Tilray CEO: Plans to lobby US, Canada for better cannabis distribution
Tilray Inc. has paid off the debt it owed to Bridging Finance Inc., the Toronto-based private lender that’s facing allegations of self-dealing and misappropriation of funds.
Bridging Finance's activities have been in the spotlight this month after Ontario Securities Commission (OSC) staff detailed allegations relating to conflicts of interest, misappropriated funds, and inadequate disclosure. That led the regulator to request the Ontario Superior Court to appoint PricewaterhouseCoopers Inc. to manage Bridging Finance’s affairs. None of the claims have been proven in court or before the OSC.
Tilray first took out a loan facility for its Canadian subsidiary with Bridging Finance in Feb. 2020 that would allow the cannabis producer to borrow up to $79.8 million. The loan came with an annual interest rate of prime plus 8.05 per cent and was set to mature next February.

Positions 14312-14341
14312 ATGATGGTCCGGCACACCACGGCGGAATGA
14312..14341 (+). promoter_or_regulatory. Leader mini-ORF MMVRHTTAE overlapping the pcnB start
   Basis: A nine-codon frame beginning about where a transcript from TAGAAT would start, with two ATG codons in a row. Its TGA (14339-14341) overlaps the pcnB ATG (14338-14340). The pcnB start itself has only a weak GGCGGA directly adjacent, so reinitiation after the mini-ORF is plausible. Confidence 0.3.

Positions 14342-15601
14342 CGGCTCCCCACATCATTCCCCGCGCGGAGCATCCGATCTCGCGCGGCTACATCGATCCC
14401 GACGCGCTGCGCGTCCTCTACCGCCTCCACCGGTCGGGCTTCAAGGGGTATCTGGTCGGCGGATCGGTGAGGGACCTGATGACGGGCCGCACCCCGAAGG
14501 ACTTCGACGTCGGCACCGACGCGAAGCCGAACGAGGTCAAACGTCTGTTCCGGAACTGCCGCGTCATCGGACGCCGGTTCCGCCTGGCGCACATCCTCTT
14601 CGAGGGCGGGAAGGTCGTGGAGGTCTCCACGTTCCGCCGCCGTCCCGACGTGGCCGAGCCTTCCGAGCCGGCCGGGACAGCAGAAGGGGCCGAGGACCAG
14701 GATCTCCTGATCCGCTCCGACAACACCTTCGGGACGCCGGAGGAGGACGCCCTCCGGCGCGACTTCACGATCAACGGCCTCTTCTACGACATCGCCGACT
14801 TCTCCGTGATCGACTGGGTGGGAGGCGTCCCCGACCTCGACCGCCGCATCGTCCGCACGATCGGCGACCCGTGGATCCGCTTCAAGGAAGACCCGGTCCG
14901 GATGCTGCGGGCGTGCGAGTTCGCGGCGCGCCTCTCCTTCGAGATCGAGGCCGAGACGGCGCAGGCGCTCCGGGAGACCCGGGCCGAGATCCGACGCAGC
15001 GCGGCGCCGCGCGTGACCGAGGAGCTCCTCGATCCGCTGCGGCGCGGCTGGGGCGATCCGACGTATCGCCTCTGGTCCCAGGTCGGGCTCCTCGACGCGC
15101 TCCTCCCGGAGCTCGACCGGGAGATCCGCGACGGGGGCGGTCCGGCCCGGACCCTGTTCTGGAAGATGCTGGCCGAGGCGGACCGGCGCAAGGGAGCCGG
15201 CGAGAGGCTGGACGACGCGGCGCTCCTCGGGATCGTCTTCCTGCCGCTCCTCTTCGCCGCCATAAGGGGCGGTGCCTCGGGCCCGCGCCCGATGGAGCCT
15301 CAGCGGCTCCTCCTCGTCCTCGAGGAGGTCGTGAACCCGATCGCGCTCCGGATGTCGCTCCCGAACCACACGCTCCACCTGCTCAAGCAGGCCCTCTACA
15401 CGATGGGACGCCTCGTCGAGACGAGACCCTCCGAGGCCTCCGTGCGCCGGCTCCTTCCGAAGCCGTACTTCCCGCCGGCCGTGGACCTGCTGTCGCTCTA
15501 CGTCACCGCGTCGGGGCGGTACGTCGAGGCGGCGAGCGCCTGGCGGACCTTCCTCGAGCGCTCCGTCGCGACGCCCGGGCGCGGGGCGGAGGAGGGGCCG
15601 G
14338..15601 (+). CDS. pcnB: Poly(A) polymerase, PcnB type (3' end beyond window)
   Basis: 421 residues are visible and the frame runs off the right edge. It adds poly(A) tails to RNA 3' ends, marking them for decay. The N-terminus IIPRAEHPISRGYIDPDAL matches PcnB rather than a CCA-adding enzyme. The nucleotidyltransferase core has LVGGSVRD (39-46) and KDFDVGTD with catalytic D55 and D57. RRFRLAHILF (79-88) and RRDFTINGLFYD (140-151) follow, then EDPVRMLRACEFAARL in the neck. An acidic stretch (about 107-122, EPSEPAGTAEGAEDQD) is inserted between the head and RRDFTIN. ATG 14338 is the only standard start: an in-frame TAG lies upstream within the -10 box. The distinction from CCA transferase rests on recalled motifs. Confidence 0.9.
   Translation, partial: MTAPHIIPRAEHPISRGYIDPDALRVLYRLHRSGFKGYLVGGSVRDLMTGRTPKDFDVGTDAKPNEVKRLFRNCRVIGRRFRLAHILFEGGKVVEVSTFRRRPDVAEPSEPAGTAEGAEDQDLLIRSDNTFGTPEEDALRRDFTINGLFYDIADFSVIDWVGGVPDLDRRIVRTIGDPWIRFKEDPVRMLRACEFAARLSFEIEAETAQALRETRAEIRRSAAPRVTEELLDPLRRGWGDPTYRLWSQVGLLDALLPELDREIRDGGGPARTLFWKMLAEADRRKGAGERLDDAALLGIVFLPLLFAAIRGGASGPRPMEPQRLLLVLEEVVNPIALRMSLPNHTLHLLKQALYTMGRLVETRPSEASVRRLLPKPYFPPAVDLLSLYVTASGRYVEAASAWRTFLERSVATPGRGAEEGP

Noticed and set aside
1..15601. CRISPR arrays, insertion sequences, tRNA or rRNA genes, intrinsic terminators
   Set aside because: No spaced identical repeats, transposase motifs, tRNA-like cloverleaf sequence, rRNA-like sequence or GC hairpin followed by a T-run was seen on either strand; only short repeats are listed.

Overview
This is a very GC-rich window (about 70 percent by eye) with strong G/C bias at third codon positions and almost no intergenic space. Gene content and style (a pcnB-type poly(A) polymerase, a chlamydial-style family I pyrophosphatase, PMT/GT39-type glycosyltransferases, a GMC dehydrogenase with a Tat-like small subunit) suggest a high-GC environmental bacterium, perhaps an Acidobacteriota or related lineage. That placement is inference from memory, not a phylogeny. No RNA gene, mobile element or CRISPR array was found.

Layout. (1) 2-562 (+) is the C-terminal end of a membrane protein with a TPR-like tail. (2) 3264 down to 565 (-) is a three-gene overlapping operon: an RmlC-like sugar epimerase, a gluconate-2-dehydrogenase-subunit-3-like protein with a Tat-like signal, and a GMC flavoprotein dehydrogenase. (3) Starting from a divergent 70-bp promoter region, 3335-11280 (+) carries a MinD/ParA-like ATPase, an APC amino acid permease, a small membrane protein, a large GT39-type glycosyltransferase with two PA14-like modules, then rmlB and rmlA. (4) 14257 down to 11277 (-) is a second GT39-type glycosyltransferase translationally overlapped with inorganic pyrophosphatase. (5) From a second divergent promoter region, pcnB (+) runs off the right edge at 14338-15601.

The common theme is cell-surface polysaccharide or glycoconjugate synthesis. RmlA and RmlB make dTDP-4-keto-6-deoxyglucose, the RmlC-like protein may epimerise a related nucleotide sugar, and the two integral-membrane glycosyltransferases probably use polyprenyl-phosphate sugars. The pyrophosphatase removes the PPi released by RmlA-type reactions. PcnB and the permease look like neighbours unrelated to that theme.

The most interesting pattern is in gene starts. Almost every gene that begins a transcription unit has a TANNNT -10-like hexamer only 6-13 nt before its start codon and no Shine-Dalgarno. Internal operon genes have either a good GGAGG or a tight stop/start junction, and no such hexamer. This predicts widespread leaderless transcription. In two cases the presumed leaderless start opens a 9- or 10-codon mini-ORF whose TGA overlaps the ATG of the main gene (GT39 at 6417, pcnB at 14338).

In a filing Monday, Tilray disclosed that it notified Bridging Finance on Apr. 25 that it intended to repay the loan and terminate any further commitments. According to the filing, Tilray later paid Bridging Finance $64 million of principal; $600,000 in unpaid interest charges; and a pre-payment fee of $1.3 million on May 4.
"As we transition Tilray post (Aphria) transaction, we performed a detailed review of our capital structure," said Tilray Chief Financial Officer Carl Merton in an emailed statement.
"The Bridging loan, while necessary at the time, no longer made fiscal sense for the combined business."
Aside from Tilray, Bridging Finance also loaned money to several other cannabis companies including MJardin Group Inc., Harvest Health and Recreation Inc. and Red White & Bloom Brands Inc.